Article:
• Another great episode! I’m a full time working mom with a 2 year old and 4 year old. I started project life when I had my second child and that’s helped me feel like I am still creating/preserving our story so that someday I can go back and make layouts for bigger things or maybe not. In the last year I’ve also really found my groove in terms of taking time for myself and I go “binge crop” at a scrapbook store once a month. In the weeks leading up to crop night I pull photos, mull journaling, kit up supplies and do a lot of that “scrapping in my brain” that Ashli referred to (LOVE THAT PHRASE) so when I get to the store I can create 5-8 layouts.

    As for community I highly recommend Jennifer Wilson’s Simple Scrapper membership – we have a private facebook group and people post layouts and ask questions and get support. It’s been a real help to me this past year as I got my scrappy mojo back. I also love Big Picture – but you need to be active in a class I feel to get the community interaction.

  • Oh no, I’m sorry. It was a link to amazon to the book Perfect Madness: Motherhood in the age of Anxiety. It was an interesting comparison about expectations on mothers in France vs. the United States (both external and internal). Rather than that comparison, though, I really liked how the author helped me identify my own filters so that I could see the different cultural context and apply important questions to my own life. =)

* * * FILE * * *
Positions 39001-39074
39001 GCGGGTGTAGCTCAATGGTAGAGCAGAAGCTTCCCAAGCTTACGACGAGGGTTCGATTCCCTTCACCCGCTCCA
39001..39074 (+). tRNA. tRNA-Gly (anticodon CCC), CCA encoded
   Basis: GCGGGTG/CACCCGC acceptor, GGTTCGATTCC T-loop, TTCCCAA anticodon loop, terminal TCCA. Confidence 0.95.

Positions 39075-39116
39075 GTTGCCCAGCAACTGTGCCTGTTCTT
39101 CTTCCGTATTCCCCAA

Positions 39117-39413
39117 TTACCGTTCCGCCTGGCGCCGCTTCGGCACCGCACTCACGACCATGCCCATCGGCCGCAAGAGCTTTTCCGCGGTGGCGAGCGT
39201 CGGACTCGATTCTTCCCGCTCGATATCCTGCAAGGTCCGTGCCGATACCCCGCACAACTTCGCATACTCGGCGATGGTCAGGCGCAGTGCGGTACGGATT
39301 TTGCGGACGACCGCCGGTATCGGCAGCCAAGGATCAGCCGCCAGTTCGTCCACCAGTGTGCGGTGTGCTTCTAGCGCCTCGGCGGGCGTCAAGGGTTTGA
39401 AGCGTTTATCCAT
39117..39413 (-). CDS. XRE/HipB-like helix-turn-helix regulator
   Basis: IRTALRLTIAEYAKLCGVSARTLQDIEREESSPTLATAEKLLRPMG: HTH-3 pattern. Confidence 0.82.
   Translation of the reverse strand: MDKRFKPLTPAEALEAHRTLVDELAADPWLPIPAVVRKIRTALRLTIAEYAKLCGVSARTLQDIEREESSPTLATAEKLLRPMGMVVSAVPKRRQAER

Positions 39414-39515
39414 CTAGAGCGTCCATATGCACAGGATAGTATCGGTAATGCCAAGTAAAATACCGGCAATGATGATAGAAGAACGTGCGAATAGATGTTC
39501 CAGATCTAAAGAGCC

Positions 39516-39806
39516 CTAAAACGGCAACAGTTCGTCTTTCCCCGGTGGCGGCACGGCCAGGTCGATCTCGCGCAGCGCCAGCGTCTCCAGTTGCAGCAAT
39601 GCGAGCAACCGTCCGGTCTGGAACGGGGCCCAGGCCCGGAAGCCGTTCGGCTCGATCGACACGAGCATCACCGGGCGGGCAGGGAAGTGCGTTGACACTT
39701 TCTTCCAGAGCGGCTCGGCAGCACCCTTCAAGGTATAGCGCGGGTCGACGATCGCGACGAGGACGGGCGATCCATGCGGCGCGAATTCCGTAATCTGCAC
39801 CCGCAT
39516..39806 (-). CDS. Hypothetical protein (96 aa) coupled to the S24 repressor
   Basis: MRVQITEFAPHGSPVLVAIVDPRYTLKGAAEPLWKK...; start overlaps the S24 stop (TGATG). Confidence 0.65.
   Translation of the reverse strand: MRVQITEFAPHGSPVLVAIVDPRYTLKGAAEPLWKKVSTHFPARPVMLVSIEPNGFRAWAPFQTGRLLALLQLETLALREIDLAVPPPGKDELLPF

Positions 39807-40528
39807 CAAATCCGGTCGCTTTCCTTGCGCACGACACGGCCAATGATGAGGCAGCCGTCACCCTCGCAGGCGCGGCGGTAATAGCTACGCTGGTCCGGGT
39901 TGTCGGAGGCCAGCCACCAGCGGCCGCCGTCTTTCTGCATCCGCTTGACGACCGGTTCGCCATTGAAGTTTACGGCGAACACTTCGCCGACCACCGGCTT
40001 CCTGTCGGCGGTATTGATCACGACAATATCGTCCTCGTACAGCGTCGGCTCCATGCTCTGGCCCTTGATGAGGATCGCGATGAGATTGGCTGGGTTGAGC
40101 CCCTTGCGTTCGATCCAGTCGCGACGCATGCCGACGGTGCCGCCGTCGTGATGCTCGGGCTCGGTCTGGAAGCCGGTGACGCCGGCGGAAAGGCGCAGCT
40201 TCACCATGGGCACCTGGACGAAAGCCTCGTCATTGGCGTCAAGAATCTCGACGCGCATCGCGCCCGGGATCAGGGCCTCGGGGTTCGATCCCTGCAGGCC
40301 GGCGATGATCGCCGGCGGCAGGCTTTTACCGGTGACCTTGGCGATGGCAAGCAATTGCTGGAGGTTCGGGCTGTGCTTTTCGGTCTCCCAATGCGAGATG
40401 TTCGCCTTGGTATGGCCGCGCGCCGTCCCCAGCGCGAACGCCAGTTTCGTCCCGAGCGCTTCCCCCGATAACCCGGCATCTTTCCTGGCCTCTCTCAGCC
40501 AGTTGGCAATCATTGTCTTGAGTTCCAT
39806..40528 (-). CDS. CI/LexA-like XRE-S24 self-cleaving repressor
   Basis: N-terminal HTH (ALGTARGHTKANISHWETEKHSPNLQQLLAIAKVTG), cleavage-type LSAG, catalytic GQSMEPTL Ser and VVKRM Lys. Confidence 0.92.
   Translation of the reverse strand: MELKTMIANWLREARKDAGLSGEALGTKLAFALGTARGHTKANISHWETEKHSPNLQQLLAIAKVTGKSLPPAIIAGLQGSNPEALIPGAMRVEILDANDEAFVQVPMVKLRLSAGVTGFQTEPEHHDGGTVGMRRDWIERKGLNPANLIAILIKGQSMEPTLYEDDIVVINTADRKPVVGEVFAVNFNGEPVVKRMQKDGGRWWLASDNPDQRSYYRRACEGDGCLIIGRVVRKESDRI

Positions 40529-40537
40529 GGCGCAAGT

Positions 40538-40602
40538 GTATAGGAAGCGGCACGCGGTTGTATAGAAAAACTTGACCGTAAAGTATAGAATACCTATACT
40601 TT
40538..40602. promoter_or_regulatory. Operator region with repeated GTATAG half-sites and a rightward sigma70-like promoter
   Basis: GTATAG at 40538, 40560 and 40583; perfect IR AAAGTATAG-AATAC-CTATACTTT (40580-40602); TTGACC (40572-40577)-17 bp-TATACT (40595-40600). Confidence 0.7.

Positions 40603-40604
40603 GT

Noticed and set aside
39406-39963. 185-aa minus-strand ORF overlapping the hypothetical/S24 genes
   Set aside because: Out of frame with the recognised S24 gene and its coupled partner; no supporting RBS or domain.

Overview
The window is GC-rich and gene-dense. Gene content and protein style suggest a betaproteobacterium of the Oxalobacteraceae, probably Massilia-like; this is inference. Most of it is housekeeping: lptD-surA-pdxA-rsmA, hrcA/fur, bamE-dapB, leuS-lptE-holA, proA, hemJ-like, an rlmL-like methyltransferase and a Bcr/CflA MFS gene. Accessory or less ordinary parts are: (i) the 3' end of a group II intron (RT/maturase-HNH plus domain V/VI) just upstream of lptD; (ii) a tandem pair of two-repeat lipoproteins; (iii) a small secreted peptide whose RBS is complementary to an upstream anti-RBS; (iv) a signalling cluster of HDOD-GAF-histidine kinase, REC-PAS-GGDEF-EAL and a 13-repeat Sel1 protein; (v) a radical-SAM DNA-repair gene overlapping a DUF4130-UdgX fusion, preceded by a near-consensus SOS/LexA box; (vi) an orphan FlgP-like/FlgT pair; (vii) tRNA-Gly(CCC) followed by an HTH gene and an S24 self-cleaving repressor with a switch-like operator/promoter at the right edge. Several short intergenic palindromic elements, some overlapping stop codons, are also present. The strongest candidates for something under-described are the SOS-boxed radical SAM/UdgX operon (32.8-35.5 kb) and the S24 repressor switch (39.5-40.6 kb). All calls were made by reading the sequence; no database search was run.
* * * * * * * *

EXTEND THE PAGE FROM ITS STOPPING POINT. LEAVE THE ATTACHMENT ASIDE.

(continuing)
• Jenn Lynn

    I love the phrase “binge crop” !!

  • Marie-Pierre Capistran

    I love the beginning of your comment, about the shower. :) Thanks for the reminder that it’s not because they say it that it means it’s true.

  • geezee

    I haven’t finished listening yet, but I had a remark I wanted to make in reference to the ‘child molester’ and not caring about hurting their feelings. That person is not the only person that can get hurt by comments, attitudes and thoughts being made semi-public. Victims, children of victims and family or friends that were not privy to full disclosure can also have feelings that can be affected or brought up by LO’s that convey these things. I am only trying to bring up another perspective, hopefully in the spirit of love for the scrapbooking way of life. I pray for healing for all touched by this evil of which Noell spoke.

  • Yes – I was meaning that if I had been molested myself then I have every right to scrapbook abt it if I want. I would never scrapbook abt that if it happened to someone else.

  • Gypsy

    I have four kids aged 16, 13, 6 and 2… I can see the irony in the fact I listened to this episode whilst scrapbooking at 1:45am!

  • Scrappytams

    I like Whimsical Musings as a challenge blog. They are ordinary scrappers, meaning they don’t work in the industry, nor are they sponsored by certain product lines. They just love to scrap and they enjoy posting weekly challenges. You can find them here:

  • Gwynn Asbury